We still don’t know what caused the death of Fran Crippen during the 10-kilometer open water race in the United Arab Emirates in October, 2010. News reports have suggested that the water temperature may have been as high as 90 degrees, raising the issue that it presented a danger to swimmers. At least two investigations into Crippen’s death are underway, one by FINA (Fédération Internationale de Natation), the international governing body of open water swimming and the other by USA Swimming, the governing body of competitive swimming in the United States.
Unfortunately, while FINA guidelines specify that water temperature must be at least 61 degrees during competitive events, the organization hasn’t set a permissible upper limit for temperature. The American Red Cross recommends a temperature of 78ºF for competitive swimming, but that’s for events held in pools (and may be too low for young children and the elderly).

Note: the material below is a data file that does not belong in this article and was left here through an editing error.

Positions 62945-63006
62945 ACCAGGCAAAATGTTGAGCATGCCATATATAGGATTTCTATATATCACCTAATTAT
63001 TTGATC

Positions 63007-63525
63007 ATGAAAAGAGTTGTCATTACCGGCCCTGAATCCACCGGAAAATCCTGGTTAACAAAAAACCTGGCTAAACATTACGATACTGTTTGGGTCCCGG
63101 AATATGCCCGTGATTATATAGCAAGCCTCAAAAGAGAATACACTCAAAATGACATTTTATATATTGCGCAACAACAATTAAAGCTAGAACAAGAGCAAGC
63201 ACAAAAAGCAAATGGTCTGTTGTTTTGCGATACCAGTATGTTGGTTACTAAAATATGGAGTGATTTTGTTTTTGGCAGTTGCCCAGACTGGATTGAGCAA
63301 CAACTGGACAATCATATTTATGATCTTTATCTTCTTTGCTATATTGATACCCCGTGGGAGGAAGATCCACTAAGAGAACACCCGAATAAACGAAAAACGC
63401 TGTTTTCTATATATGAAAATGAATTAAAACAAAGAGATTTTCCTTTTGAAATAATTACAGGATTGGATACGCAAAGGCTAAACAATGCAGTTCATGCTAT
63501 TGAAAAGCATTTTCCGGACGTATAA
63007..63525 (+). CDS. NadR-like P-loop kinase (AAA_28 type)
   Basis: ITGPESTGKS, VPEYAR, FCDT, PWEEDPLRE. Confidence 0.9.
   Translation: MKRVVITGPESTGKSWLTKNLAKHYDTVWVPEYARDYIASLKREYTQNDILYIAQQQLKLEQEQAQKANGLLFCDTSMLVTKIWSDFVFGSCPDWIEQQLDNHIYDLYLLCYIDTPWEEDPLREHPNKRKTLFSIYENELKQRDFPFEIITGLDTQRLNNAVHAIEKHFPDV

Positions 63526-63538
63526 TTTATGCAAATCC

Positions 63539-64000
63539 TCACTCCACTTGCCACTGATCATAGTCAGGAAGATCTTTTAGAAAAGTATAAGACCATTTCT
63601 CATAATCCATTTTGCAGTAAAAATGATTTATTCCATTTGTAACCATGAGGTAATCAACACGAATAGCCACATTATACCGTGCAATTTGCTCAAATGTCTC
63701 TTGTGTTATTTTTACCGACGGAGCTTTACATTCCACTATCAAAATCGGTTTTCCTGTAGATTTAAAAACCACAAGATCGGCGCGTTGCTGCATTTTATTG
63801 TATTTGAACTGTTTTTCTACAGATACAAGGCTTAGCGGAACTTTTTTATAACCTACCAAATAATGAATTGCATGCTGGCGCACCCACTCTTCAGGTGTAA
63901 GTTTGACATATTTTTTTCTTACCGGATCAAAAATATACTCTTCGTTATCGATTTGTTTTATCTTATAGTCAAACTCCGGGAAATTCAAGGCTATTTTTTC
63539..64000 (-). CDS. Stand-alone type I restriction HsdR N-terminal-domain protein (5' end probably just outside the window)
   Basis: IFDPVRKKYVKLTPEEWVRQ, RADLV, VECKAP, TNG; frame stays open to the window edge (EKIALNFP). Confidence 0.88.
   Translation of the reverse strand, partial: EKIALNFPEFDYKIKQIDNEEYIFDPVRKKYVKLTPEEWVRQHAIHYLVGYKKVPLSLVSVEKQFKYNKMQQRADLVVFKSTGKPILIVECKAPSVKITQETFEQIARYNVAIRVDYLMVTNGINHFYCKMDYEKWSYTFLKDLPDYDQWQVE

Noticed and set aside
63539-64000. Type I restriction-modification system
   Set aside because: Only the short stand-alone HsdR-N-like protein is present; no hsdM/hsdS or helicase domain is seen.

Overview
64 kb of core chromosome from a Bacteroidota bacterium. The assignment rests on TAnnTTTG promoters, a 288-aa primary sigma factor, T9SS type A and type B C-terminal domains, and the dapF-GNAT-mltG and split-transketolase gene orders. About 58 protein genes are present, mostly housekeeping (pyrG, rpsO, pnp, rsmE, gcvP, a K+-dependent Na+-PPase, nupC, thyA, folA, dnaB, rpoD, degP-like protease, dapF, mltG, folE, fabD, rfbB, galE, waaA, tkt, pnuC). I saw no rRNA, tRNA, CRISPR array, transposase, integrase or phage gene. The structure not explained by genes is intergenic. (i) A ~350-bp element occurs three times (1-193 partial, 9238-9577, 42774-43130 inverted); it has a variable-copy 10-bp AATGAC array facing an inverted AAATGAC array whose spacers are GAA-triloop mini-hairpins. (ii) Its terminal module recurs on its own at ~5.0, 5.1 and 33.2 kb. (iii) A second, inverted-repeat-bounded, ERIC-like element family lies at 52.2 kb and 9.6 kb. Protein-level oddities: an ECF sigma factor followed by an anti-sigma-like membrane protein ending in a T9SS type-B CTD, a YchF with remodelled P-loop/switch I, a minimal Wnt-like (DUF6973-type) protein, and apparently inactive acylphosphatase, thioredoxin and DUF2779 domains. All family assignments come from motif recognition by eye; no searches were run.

Open swimming in rivers, lakes and seas is different, so much so that FINA doesn’t keep world open-water swimming records because the venues vary so much in length, currents, weather conditions, and water temperature.
Swimming in hot water is dangerous. It prevents the body from dissipating heat, potentially leading to muscle spasms and cardiac arrthymias. And when muscles don’t work properly, lung function can be compromised leading to swallowing water and drowning. Other problems that may arise include imbalances of the electrolytes that help maintain blood chemistry and muscle action.
We’ll have to await the results of the investigations into Fran Crippen’s death to know for sure whether water temperature was responsible. If your kids’ swim teams compete in pools, you probably don’t have much to worry about since the water temperature can be regulated. But clearly the organizations that govern open-water swimming should begin to look closely at the effect of water temperature on swimming safety.
Andrew Weil, M.D.